DCSIMG

Glasgow 2014: failure to promote free transport

Sir Chris Hoy and Rebecca Adlington join the Queens Baton Relay on Londons Millennium Bridge. Picture: Chris Radburn

Sir Chris Hoy and Rebecca Adlington join the Queens Baton Relay on Londons Millennium Bridge. Picture: Chris Radburn

  • by ALASTAIR DALTON
 

PREVENTING gridlock in Glasgow with a car-free Commonwealth Games is under threat because of the organisers’ failure to highlight free public transport to spectators, experts have claimed.

Ticket holders will be able to travel free by bus, train and Subway within the city to venues – but critics say this had not been made clear on tickets.

Games-goers who decide to drive face having to walk for up to 20 minutes because of parking restrictions around venues.

The offer of free travel within Glasgow is included on the official 2014 website, but it is only mentioned in the small print on the back of event ­tickets.

This simply states, under Ticketing Terms and Conditions: “You may use available travel services in certain areas, on the date printed on your ticket, to travel to sessions without additional charge.”

In addition, a covering letter sent with tickets from Glasgow 2014 Organising Committee chairman Lord Smith makes no reference to free travel.

In the Your Tickets and Guide to the XX Commonwealth Games booklet which accompanies it, free public transport is not mentioned ­until page six.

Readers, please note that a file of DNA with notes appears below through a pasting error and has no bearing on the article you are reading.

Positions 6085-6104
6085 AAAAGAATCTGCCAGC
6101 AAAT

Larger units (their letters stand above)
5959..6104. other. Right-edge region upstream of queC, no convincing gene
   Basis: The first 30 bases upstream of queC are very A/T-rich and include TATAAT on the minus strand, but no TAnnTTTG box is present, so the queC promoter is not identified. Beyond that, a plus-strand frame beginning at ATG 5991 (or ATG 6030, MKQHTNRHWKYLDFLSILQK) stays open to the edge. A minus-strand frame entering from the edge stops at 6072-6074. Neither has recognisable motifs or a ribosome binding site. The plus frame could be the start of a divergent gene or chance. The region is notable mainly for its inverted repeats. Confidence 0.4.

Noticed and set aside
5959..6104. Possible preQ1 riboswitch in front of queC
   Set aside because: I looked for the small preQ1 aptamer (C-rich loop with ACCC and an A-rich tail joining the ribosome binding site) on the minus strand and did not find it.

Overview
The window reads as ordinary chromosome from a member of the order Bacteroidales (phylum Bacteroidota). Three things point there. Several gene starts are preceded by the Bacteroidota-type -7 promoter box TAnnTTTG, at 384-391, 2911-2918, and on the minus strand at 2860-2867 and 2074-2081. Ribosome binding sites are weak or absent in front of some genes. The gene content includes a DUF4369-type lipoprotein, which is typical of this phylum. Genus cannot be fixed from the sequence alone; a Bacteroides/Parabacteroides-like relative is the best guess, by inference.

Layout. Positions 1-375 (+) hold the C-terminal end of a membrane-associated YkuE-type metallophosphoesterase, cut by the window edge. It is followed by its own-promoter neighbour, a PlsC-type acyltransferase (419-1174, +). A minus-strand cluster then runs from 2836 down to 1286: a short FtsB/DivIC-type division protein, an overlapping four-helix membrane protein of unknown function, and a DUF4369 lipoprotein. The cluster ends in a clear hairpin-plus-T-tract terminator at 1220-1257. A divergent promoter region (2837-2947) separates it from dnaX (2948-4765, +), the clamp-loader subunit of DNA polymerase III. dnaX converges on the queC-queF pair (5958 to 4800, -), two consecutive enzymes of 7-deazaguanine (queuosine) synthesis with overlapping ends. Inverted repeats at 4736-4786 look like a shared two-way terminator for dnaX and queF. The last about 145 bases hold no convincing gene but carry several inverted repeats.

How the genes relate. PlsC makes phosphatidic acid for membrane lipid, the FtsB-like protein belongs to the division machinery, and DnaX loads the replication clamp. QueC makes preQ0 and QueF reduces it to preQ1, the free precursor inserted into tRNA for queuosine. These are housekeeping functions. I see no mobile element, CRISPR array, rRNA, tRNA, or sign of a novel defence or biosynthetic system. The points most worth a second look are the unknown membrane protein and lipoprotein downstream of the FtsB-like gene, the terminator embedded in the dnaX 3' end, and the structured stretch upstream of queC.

Neil Greig, the Scotland-based policy and research director of the Institute of Advanced Motorists, said: “Transport is the key to the success of the event, yet there is very little about it on the tickets.

“It should have been written all across them so people would get that message immediately. Transport should be up there with your seat number as the second most important thing to learn from your ticket.

“The success of the London Olympics was that this was made clear.”

Greig said spectators were more likely to drive to Games events as a result.

He said: “A lot of people do not see using buses as easy and the first reaction from those travelling from east of Glasgow will be to take the car, not the train.”

Glasgow Green MSP Patrick Harvie said: “Transport has long been one of my concerns about the Commonwealth Games.

“Sadly, it seems our visitors will still be at a loss about the public transport provision, and the city’s residents won’t see the investment in sustainable, affordable, reliable transport that Glasgow so badly needs.”

Public transport campaigners Transform Scotland also criticised the information sent with tickets. Director Colin Howden said: “The material provided so far to spectators is far too vague about the free public transport offer.

“We hope the Games organisers will redouble their efforts so spectators are left in no doubt that free local public transport to the venues is being provided.”

A Glasgow 2014 spokeswoman said: “Our ticketing guide includes a ‘planning your travel’ section, which provides a brief overview of transport provision available across all locations hosting Games ­venues.

“It also highlights the ticket holders’ entitlement to use local public transport.”

 

Comments

 
 

Back to the top of the page